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Following a recent meeting of the Australian Catholic Social Justice Council (ACSJC), its Chairman, Bishop Christopher Saunders has written to the Attorney-General Philip Ruddock calling on the Federal Government to do more to secure natural justice for the two Australians detained by U.S. Authorities at Guantanamo Bay in Cuba.

Bishop Saunders said the ACSJC was deeply concerned about the fate of the two Australians for a host of reasons. He said, “David Hicks and Mamdouh Habib have been detained for two years. They have not been charged with any crime. They have yet to be brought before any court. They have been denied contact with their families and have had no legal representation. Reports from reputable human rights agencies such as Amnesty International and the International Red Cross have raised concerns about the conditions in which they are being held – apparently indefinitely.

“Encouraging is the news that the U.S. Supreme Court is willing to rule on a case that could determine that detainees at Guantanamo Bay have a right to challenge the legality of their detention in a U.S. court. However, the Australian Government could do more to secure the fundamental rights due to these Australians under the international laws to which Australia and the U.S. are both parties.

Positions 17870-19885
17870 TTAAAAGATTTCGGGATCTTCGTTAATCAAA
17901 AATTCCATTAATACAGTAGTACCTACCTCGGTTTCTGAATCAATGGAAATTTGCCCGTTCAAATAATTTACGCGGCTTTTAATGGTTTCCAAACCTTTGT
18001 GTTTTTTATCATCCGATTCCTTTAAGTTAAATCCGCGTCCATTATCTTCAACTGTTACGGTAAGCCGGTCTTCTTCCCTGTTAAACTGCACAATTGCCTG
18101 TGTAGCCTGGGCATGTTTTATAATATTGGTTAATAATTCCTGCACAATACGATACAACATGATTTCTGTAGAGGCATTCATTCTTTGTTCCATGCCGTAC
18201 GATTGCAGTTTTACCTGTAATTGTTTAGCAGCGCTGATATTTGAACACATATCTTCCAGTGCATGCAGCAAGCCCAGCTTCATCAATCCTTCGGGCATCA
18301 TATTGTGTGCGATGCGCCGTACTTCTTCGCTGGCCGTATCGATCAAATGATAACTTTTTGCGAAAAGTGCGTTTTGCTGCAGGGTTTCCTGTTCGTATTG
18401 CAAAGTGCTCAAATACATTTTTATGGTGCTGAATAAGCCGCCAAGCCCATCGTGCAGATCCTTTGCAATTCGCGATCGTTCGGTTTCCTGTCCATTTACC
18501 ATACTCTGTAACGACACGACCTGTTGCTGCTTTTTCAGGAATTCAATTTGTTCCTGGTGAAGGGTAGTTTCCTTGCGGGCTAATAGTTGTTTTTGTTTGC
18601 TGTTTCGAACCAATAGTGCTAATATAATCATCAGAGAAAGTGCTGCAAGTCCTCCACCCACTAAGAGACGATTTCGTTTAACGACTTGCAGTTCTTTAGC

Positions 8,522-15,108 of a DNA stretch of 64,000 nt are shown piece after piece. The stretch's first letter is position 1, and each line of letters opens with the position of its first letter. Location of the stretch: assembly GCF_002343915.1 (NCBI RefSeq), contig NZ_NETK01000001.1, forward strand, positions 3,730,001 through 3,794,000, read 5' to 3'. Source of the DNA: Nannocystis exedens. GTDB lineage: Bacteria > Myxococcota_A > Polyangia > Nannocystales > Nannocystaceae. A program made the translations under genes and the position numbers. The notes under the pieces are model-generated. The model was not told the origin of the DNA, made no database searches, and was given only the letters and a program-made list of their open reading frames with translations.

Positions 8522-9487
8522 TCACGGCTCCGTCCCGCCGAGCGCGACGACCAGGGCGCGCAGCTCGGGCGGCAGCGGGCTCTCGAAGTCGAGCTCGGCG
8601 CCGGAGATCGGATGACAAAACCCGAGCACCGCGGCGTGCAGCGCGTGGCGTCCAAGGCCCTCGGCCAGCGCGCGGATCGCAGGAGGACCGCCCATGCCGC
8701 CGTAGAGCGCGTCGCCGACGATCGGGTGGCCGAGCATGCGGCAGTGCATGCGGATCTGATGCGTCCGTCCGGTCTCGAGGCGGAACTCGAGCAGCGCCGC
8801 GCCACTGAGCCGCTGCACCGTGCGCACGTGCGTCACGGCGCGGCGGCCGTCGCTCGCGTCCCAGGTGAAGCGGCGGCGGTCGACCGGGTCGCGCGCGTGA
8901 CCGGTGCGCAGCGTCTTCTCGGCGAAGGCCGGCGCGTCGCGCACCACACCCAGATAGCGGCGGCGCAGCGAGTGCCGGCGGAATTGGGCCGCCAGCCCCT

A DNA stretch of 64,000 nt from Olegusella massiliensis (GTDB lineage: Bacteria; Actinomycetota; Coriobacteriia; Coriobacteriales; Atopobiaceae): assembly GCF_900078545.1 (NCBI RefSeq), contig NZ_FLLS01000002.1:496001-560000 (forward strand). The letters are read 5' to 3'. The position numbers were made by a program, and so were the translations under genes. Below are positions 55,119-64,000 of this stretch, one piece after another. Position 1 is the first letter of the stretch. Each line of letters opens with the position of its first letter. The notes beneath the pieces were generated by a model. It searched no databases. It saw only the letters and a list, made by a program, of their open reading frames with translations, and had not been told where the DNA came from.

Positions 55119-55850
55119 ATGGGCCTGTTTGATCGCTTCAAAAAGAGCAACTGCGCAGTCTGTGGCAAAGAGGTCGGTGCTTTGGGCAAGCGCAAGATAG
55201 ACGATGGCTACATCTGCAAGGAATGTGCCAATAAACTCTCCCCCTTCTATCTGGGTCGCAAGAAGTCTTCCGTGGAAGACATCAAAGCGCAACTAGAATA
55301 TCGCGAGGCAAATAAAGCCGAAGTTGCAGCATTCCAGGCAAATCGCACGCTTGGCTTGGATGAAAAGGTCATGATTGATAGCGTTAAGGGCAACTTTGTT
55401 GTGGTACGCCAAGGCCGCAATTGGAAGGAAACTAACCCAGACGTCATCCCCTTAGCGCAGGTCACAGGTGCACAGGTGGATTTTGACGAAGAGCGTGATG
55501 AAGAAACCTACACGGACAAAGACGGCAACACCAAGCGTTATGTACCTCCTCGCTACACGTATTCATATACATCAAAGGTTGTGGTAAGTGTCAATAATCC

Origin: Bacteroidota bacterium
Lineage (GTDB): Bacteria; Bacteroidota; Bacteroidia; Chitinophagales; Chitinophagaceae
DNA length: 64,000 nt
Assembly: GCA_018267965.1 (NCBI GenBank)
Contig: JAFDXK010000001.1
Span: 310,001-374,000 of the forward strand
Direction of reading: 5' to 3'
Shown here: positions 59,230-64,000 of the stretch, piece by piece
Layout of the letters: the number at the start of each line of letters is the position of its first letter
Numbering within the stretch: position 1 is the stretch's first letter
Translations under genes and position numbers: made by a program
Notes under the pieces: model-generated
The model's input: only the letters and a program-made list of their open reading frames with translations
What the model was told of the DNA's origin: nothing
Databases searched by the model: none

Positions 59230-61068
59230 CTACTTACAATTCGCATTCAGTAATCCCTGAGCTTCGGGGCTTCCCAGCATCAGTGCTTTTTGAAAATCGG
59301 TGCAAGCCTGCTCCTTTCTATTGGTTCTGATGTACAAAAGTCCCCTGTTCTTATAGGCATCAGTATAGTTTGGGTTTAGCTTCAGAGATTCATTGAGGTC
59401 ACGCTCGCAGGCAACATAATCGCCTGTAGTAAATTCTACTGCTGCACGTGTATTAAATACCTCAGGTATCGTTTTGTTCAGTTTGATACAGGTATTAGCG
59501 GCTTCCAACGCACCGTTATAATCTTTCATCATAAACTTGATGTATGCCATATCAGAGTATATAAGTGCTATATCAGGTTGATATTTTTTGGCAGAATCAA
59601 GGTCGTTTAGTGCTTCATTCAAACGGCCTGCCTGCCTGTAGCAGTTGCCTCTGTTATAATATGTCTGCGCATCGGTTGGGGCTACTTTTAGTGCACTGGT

“The ACSJC urges the Government to make every effort to end the indefinite detention of these two citizens and to ensure they have access to the ordinary process of justice through the laying of charges to be brought before a civilian court.”

Bishop Saunders recognised it was natural for people to wonder about the guilt or innocence of David Hicks and Mamdouh Habib in relation to any terrorist offences. “But the fact remains that they have yet to be charged or to have any claims tested before a court. In Australia, as in other countries which respect the rule of law, we settle questions of guilt or innocence in a court of law. We hold strongly to the belief that citizens are entitled to the presumption of innocence and the protection of the rule of law regardless of the charges that may be laid against an individual.”

Bishop Saunders urged the Government to use its close ties with the United States to end the legal limbo which has meant that two Australian nationals are being denied their most basic legal and human rights.

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